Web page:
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Personal Finance > Taxes
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Will taxes rise in 2005?
If current tax law remains unchanged, your tax bill might go up. But analysts say it's unlikely.
August 17, 2004: 2:51 PM EDT
By Jeanne Sahadi, CNN/Money senior writer

NEW YORK (CNN/Money) - As the presidential election year nears its 11th hour, taxes as much as terrorism will be a key issue on both George Bush's and John Kerry's agendas.

As the tax law stands now, your federal income tax burden may well be higher in 2005 than it will be this year.

That's because of slated reductions from 2004 levels in the child tax credit, relief from marriage penalties, the amount of income subject to the 10 percent tax bracket and the amount of income that's exempt from the alternative minimum tax.

Other than the AMT exemption, even at those new levels your tax burden in these areas will be less than it was before the 2001 Tax Relief Act was passed into law. But they may mean a bump-up in what you pay to Uncle Sam between this year and next.

Married couples with kids are likely to see the biggest change. A couple with two kids under 17 and an adjusted gross income of $50,000 would pay an additional $898, according to tax information publisher CCH, Inc. If their AGI is $100,000 and they take $15,000 in itemized deductions, their additional tab would be $1,288.

For couples with an AGI of $100,000 who would be subject to AMT, their federal tax bill would jump $2,495.

Unless, that is, Congress decides to extend the tax-relief provisions in question between now and April 2006 (when 2005 federal tax returns come due).

That's likely to happen, tax policy analysts say, since both presidential candidates have said they would support middle-class tax relief.

The debate is likely to be over how to pay for those extensions, said Chris Edwards, director of tax policy studies at the Cato Institute, and Leonard Burman, co-director of the Urban-Brookings Tax Policy Center. The central question: Can Congress come up with (and agree on) ways to compensate for the loss of revenue due to the extensions?

Here's a look at how the provisions are currently set to change come Jan. 1, 2005:

Child tax credit: In 2005, you will receive a $700 credit for each child, down from $1,000 in 2004.

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The credit is slated to go up to $800 in 2009, then back to $1,000 for 2010 before reverting back to the pre-2001 level of $500.

Marriage penalty relief: In two ways, married couples filing jointly may see an increase in their 2005 tax bill compared with that of 2004.

First, the standard deduction for joint filers, currently 200 percent of that for single filers, will only be 174 percent of that for single filers. That percentage is slated to increase gradually until it returns to 200 percent in 2009 and 2010.

Second, the income subject to the 15 percent tax bracket for joint filers will fall to 180 percent of that of single filers, down from 200 percent this year. That percentage is also scheduled to rise gradually after that until it returns to 200 percent in 2008 through 2010.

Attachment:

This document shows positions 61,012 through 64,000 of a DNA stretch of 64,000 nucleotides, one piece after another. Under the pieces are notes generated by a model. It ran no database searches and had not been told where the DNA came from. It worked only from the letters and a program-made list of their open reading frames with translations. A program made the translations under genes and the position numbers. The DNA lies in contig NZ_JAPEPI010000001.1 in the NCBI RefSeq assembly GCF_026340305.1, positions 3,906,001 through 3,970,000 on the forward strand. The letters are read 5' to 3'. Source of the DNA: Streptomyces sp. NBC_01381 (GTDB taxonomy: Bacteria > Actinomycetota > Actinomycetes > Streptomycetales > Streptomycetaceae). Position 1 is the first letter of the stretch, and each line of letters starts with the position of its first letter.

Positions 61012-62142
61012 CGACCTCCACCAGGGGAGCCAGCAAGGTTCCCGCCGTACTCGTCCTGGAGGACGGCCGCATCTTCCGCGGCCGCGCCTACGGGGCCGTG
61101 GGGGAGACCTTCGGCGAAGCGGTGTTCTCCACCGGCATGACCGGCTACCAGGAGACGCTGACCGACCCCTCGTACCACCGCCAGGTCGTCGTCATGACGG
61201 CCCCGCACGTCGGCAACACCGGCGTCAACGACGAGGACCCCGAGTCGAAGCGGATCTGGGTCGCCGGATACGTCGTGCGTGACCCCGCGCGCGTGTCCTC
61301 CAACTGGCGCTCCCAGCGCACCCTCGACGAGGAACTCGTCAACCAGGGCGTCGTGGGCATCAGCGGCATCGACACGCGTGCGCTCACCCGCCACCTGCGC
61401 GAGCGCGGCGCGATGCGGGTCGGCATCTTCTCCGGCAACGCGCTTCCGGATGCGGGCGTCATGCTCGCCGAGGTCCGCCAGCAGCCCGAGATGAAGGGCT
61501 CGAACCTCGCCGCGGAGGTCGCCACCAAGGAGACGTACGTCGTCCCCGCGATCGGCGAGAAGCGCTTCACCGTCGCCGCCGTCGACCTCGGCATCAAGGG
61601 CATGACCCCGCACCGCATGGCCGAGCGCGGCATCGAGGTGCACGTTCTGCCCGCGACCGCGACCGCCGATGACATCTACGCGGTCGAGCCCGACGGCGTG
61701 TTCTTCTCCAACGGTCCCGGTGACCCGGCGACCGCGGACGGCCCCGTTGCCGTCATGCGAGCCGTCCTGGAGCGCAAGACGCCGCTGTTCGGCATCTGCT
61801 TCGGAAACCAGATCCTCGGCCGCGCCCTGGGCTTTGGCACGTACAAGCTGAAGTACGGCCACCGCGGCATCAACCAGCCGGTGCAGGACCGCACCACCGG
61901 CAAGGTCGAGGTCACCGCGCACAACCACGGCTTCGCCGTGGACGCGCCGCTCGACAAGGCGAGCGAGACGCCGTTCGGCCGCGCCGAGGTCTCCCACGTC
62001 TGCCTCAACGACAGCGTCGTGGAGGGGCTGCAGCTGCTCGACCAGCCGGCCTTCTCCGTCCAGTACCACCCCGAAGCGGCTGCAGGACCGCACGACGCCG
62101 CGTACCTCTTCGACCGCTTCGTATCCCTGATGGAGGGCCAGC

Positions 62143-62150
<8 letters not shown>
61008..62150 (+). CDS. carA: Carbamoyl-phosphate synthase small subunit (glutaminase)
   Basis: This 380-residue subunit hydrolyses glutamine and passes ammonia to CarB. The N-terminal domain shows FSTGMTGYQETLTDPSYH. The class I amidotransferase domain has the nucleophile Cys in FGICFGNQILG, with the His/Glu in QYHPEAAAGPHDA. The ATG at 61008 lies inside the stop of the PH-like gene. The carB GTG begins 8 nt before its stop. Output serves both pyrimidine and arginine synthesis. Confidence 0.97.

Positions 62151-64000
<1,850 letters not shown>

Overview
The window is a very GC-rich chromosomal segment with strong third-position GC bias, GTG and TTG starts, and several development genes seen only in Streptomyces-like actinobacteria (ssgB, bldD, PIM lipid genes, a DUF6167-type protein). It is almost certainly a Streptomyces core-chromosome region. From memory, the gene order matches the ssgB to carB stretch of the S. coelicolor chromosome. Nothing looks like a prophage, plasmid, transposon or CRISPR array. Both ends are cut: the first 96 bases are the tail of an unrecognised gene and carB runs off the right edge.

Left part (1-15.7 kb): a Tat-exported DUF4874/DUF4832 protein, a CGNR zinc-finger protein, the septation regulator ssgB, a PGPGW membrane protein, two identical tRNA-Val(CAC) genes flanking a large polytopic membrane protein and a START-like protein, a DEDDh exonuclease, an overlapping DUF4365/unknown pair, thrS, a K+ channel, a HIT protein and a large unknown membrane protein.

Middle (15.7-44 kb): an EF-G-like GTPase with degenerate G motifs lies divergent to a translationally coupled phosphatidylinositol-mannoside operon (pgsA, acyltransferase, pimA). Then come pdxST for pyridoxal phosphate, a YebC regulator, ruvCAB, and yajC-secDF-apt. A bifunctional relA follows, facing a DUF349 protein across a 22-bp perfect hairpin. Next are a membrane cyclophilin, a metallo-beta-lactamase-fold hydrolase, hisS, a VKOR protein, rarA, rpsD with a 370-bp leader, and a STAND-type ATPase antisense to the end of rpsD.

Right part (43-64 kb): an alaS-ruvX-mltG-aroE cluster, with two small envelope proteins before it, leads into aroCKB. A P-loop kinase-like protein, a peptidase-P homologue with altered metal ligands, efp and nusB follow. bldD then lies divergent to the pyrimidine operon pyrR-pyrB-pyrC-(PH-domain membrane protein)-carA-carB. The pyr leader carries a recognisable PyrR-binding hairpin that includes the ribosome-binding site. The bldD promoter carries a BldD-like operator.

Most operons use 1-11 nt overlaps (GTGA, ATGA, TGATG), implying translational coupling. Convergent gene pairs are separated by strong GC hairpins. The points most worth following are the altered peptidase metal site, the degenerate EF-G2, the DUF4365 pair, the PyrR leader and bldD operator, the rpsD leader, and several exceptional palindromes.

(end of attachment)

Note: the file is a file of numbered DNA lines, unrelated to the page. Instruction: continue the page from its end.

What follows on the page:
By 2011, the standard deduction for joint filers and the upper threshold of the 15 percent tax bracket will revert to pre-2001 levels: 167 percent that of single filers.

10 percent tax bracket: In 2005, the first $6,000 of income for single filers ($12,000 for joint filers) will be subject to the 10 percent tax bracket. That's down from the 2004 levels of $7,000 and $14,000, respectively.

Those levels will remain in effect until 2008, when they return to $7,000 and $14,000.

The 10 percent tax bracket, which did not exist before 2001, will expire come 2011.

Alternative minimum tax (AMT): The AMT is a parallel tax system that was originally designed to prevent wealthy taxpayers from escaping having to pay their fair share of taxes.

The AMT system does not allow for a number of the deductions permissible under the regular tax system, such as state, local and property taxes.

To determine if you're subject to AMT, you must calculate your tax burden under the regular federal tax system and under the AMT system. If your burden is found to be greater under the AMT system, that's what you owe Uncle Sam.

There is an amount of income that's considered exempt under the AMT system and it was increased to $40,250 for single filers and $58,000 for married filers for 2003 and 2004. Come 2005, however, the exempted amounts will be reduced to their pre-2001 levels: $33,750 for single filers and $45,000 for joint filers.

Those levels are slated to stay in effect indefinitely.

As a result, the number of taxpayers who will have to pay the AMT will jump from 3 million in 2004 to 11.6 million in 2005, according to estimates by the Urban-Brookings Tax Policy Center. By 2010, more than 29 million taxpayers will be subject to AMT.  Top of page




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Most stock quote data provided by BATS. Market indices are shown in real time, except for the DJIA, which is delayed by two minutes. All times are ET. Disclaimer. Morningstar: © 2018 Morningstar, Inc. All Rights Reserved. Factset: FactSet Research Systems Inc. 2018. All rights reserved. Chicago Mercantile Association: Certain market data is the property of Chicago Mercantile Exchange Inc. and its licensors. All rights reserved. Dow Jones: The Dow Jones branded indices are proprietary to and are calculated, distributed and marketed by DJI Opco, a subsidiary of S&P Dow Jones Indices LLC and have been licensed for use to S&P Opco, LLC and CNN. Standard & Poor's and S&P are registered trademarks of Standard & Poor's Financial Services LLC and Dow Jones is a registered trademark of Dow Jones Trademark Holdings LLC. All content of the Dow Jones branded indices © S&P Dow Jones Indices LLC 2018 and/or its affiliates.